NEW YORK (Reuters) - The U.S. dollar bounced on Friday after U.S. job growth for July helped ease some investor worries on the U.S. labor market, but the currency logged a seventh straight week of declines.
The U.S. Labor Department’s report showed nonfarm payrolls increased by 1.76 million in July. While that was more than the 1.6 million economists surveyed by Reuters had forecast, it was still sharply lower than the record 4.8 million in June.
“The employment report allayed the market’s downside job fears, allowing the Dollar to rally broadly through the N.Y. session,” Ron Simpson, director of currency research at Action Economics in Tampa, Florida, wrote in a note following the data.
The dollar index, which measures the greenback against a basket of currencies, rose in the wake of the report and hit its highest in three days. It was last up 0.6% at 93.410 =USD.
The U.S. dollar index’s rebound on Friday may not signal an end to its recent weakness, some analysts said.
Despite Friday’s gains, the dollar index, which hit a two-year low on Thursday, was on pace to finish the week down 0.05%. That is its seventh straight weekly loss, the longest such streak in a decade.
“One month’s survey isn’t going to be enough to meaningfully arrest the fall in the dollar,” said Joe Manimbo, senior market analyst at Western Union Business Solutions in Washington.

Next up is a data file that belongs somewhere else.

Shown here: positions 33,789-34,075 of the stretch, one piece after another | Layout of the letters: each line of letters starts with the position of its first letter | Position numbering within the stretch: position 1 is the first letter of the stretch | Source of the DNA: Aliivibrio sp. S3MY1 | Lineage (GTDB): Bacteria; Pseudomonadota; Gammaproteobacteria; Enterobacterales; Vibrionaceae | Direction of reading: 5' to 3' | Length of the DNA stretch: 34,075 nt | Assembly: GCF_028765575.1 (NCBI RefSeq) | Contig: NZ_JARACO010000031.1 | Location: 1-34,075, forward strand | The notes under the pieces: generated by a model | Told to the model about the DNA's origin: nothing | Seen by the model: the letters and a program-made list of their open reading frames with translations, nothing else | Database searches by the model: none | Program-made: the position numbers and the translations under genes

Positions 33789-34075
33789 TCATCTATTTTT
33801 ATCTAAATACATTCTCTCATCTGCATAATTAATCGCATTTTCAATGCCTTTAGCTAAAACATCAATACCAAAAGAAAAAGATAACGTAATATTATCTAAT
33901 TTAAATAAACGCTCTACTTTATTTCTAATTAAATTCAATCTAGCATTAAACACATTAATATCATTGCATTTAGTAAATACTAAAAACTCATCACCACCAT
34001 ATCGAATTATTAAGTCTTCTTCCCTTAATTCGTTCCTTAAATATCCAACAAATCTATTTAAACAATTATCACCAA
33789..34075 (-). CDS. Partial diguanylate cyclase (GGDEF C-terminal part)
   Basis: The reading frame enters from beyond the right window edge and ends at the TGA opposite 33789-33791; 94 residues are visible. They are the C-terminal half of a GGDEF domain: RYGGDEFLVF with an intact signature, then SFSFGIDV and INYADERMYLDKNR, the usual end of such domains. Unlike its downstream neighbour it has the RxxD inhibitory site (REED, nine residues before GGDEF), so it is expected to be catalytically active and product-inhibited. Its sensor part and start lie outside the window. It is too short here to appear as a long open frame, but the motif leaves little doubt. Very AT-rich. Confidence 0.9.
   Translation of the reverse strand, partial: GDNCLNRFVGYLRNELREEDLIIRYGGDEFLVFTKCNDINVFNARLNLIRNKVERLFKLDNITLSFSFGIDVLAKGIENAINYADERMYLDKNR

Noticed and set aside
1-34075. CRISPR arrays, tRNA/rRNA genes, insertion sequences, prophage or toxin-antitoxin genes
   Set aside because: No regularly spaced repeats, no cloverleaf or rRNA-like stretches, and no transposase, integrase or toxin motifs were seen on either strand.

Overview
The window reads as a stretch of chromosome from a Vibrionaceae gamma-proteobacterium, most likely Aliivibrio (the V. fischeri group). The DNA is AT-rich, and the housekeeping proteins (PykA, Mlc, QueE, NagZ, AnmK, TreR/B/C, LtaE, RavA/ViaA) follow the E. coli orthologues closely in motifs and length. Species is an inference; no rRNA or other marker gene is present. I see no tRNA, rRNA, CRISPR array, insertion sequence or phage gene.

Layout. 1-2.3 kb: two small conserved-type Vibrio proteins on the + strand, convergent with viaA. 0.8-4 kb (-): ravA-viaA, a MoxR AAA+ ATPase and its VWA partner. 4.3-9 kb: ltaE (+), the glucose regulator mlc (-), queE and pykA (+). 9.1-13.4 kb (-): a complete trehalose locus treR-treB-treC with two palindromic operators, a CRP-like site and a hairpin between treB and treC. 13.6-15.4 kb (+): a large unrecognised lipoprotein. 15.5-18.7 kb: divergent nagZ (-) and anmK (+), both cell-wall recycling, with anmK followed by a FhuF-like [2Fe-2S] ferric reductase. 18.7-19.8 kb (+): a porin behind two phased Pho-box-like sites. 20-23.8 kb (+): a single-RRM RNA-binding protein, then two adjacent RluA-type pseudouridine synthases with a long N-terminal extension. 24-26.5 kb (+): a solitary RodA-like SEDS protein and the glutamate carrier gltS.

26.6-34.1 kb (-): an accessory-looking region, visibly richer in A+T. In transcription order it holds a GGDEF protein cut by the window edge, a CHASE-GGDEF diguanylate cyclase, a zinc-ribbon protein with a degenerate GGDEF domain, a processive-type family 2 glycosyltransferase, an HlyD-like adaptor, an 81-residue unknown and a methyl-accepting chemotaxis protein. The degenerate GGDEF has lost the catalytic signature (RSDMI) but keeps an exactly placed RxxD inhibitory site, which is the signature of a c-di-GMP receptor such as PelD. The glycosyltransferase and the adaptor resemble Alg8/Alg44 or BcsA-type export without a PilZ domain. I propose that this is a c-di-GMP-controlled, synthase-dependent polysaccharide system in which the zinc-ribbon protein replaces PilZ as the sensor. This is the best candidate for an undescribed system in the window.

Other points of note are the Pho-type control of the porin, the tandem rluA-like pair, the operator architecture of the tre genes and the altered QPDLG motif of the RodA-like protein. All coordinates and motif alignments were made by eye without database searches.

Investors also kept an eye on ongoing stimulus talks in Washington.
U.S. Republicans and Democrats have so far failed to reach an agreement on the cost of fiscal stimulus measures that many investors say is necessary to prevent the economy from losing more momentum.
The risk-sensitive Australian dollar fell on concerns about worsening U.S.-Chinese relations and the Reserve Bank of Australia's downbeat assessment of the local economy. It was last down 1.1% at 0.7157 AUD=D3.
The dollar is at its most oversold level in over 40 years, investment bank Morgan Stanley said on Friday, adding it had now shifted from its dollar-bearish stance and turned “tactically neutral” on the U.S. currency.
Speculators raised their net short dollar positions in the latest week, data on Friday showed.
Reporting by Caroline Valetkevitch; additional reporting by Saqib Iqbal Ahmed and Olga Cotaga; editing by Emelia Sithole-Matarise, Jane Merriman, Dan Grebler and Richard Chang
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